If it's crap ... We'll tell you
CONVICTION (Blu-Ray and DVD)
I'm a sucker for films that provoke my outrage through portraying injustice. Doubly suckered in if it's got a 'spunky underdog who refuses to give up no matter what the cost' element. Welcome to my love for 2010's "Conviction". Based on a true story, the film follows Hilary Swank as said spunky underdog who, when her brother (Sam Rockwell) is convicted of a murder that he claims innocence of, despite a sizable heap of evidence to the contrary, gets his back in a more thorough fashion than anyone could ever possibly be expected to do. The single mom manages to get her GED, Bachelors, Masters, and her law degree, entirely fueled by the love for her brother and the anger at a system that shuffled him away as a 'non-desirable'. Her friends, her family, sympathetic members of the legal system: a point came that they had ALL given up on her and her brother's case. But you do NOT want to get in the way of Hilary Swank. Haven't we learned that by now? Just a note out there to my sister: I didn't do it. No matter what that hooker says. Or the evidence. Better start crackin' the books.
--CLICK HERE TO BUY Conviction [Blu-ray]
HATCHET II (Blu-Ray and DVD)
There are many different types of horror films and pleasures to be gained from them. You've got the films honestly trying to be frightening like "The Exorcist". You've got the 'jump scare' teenager body count films like "Halloween" or "Friday the 13th". You've got the slow atmospheric creeper affairs like "The Ring". And then you have the so-gross-whatareyagonnado but laugh films like "Hatchet". The story of a ghost/monster (?) named Victor Crowley (Kane Hodder) who stalks a forbidden swamp in Louisiana, killing any who dare to enter, isn't exactly breaking new ground here. It's the slasher movie formula but played for outrageousness and excessiveness, from the silly dialogue and asinine big personalities that line up to get carved, to the boobs and blood that, say what else you will about the films, the "Hatchet" series does NOT skimp on one bit. I felt like an idiot watching this at home for the first time, because if there were EVER films that called to be seen with a loud, lit, late-night audience, it's these; every spray of viscera...and there won't be any disappointment to gore-hounds there...is met with enthusiastic cheers and applause. Not so much in my living room with just me and my cat who, on the whole, seemed more concerned with the intricacies of his foot at the time. This sequel follows right from where the first film left off, with the one survivor (this time played by new scream queen, Danielle Harris) gathering a team with the help of the duplicitous Reverend Zombie (Tony Todd) to go back to the swamps for revenge. Yeah, that'll work out well. It's more of the same as the first only with a lot more Tony Todd. That can't possibly be a bad thing.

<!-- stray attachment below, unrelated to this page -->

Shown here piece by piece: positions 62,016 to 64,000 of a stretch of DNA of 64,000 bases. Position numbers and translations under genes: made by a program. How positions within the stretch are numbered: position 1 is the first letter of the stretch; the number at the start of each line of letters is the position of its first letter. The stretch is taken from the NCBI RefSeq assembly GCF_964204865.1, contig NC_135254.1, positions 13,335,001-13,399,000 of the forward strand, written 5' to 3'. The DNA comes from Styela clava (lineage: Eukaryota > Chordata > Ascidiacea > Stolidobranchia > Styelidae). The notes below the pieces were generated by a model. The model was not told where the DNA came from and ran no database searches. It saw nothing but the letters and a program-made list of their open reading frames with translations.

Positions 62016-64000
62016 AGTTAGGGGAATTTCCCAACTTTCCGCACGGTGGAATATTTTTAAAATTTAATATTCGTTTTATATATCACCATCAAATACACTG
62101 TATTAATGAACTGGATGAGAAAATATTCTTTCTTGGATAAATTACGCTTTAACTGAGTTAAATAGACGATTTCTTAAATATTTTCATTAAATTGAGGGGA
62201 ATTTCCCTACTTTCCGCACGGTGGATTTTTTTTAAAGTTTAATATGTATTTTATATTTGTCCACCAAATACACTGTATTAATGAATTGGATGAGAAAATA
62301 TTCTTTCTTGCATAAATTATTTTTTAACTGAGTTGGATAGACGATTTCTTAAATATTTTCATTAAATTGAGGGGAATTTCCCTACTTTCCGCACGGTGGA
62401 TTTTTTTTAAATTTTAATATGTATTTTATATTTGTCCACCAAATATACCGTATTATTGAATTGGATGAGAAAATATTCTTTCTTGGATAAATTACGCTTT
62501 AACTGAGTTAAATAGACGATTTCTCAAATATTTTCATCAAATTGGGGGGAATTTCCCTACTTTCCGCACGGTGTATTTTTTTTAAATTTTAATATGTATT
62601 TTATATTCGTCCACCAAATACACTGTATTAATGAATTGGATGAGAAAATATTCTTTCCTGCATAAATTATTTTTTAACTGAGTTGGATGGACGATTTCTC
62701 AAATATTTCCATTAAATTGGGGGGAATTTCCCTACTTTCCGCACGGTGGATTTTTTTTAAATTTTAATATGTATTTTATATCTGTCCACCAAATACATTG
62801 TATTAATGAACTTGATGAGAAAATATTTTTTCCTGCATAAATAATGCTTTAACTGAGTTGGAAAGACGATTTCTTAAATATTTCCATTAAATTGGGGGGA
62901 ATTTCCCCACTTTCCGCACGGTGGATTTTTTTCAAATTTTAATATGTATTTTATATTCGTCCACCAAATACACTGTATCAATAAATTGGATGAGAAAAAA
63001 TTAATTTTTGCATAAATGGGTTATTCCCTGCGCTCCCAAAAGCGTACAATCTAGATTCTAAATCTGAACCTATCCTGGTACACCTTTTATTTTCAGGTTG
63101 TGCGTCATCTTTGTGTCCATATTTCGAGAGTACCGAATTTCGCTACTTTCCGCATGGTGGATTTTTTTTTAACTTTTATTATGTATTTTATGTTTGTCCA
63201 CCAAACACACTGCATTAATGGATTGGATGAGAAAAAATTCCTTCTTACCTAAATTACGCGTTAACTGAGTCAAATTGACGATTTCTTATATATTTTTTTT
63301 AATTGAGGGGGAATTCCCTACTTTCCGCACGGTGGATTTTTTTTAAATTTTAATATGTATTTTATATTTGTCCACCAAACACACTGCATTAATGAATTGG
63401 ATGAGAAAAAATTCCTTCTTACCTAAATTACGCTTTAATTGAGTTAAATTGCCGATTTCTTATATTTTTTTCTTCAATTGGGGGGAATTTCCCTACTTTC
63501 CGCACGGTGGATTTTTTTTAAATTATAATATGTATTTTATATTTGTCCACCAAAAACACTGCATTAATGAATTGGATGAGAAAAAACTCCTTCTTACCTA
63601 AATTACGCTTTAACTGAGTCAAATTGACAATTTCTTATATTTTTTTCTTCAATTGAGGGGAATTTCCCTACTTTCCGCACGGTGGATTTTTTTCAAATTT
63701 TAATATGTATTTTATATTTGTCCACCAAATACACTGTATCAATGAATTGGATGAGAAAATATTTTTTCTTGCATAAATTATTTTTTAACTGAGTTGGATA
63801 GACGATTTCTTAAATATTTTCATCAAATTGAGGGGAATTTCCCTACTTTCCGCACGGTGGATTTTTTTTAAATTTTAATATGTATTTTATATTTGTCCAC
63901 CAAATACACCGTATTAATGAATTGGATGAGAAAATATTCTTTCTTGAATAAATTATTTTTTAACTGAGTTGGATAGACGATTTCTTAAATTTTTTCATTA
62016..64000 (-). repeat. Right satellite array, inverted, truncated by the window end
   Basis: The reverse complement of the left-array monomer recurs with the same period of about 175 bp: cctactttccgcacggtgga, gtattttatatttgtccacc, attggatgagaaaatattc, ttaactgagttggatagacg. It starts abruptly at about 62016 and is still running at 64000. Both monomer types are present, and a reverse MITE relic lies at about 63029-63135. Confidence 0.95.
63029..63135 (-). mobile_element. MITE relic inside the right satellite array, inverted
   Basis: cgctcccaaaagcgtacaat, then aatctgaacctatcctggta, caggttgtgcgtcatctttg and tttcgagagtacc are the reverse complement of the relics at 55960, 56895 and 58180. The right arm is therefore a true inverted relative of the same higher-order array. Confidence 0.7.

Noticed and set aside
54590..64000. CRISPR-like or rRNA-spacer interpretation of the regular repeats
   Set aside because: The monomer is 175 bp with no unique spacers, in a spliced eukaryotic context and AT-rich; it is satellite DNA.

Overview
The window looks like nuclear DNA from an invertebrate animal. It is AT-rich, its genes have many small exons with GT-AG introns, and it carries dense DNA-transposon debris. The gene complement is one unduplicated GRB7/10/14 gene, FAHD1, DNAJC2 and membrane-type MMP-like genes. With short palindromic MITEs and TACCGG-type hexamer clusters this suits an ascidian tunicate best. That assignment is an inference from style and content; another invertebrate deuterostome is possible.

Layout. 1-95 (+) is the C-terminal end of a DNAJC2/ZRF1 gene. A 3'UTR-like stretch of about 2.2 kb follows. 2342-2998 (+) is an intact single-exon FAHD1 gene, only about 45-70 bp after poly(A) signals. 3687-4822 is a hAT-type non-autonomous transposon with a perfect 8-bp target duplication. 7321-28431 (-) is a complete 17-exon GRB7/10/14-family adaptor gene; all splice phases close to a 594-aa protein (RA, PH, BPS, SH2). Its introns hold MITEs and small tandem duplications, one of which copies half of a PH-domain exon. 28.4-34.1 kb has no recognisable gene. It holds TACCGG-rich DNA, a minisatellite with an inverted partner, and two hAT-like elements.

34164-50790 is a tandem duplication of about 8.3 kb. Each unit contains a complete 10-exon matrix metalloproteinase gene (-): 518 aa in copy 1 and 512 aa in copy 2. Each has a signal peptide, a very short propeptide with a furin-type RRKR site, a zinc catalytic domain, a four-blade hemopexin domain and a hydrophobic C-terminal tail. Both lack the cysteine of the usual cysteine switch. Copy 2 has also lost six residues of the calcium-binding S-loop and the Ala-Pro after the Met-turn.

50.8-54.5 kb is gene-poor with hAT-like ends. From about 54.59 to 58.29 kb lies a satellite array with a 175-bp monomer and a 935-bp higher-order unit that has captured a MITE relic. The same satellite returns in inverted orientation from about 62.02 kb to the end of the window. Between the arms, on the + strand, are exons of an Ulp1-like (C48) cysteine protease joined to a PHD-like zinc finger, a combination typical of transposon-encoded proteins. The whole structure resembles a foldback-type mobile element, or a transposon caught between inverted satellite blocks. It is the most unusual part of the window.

--CLICK HERE TO BUY Hatchet II [Blu-ray]
LET ME IN (Blu-Ray and DVD)
Now that our film geek world has largely finished going through all the expected hand-wringing and paroxysms of indignant anger at Hollywood blaspheming the all-too-recently released Swedish vampire film, "Let the Right One In" by remaking it barely two years later, upon actually watching the Matt Reeves helmed version, it seems like it was all a lot of silly fuss. Let's face it: sad as it is to admit, subtitled films just don't make a lot of money in America. It should come as no surprise to anyone that a sizable portion of the huddled masses will go well out of their way to not have to actually read anything. Thus, the preponderance of quickie remakes as opposed to classy and wide theatrical re-releases. But can we really be that surprised that the director of "Cloverfield" actually did a pretty good job here? The story follows a young nerdy lad named Owen (new super-creepy looking kid on the block, Kodi Smit-McPhee) who spends most of his time alone. Enter a new neighbor in his apartment building, the curious and suspiciously bare foot Abby (Chloë Moretz) who appears to be a peer to Owen, but not much time is wasted in revealing to the audience that she's something much more...a vampire. Naturally, an exploration of the tragedy of immortality in a young, pre-pubescent frame is called for, but "Let Me In" never indulges in angsty melodrama about it, merely establishes it as a reason why the immortal Abby might share a loneliness that would draw her to Owen for friendship as opposed to cuisine. Of course, she's still gotta eat and that's what her guardian/protector is there for, the obedient yet disturbed by her new friendship, Thomas (Richard Jenkins), who slaughters local townspeople and brings their collected blood back to the diminutive vamp. "Let Me In" differs from its source not in leaps and bounds but in subtle differences. Reeves has a few tricks to play, including an impressive first-person car accident scene, but attempts to make Abby seem more super-human using CG seem under-rendered and artificial. I'd still recommend "Let the Right One In" as the superior of the two films, but I can't imagine getting mad at someone for only having seen the American version either. On the whole, while unnecessary, still not too shabby.
--CLICK HERE TO BUY Let Me In [Blu-ray]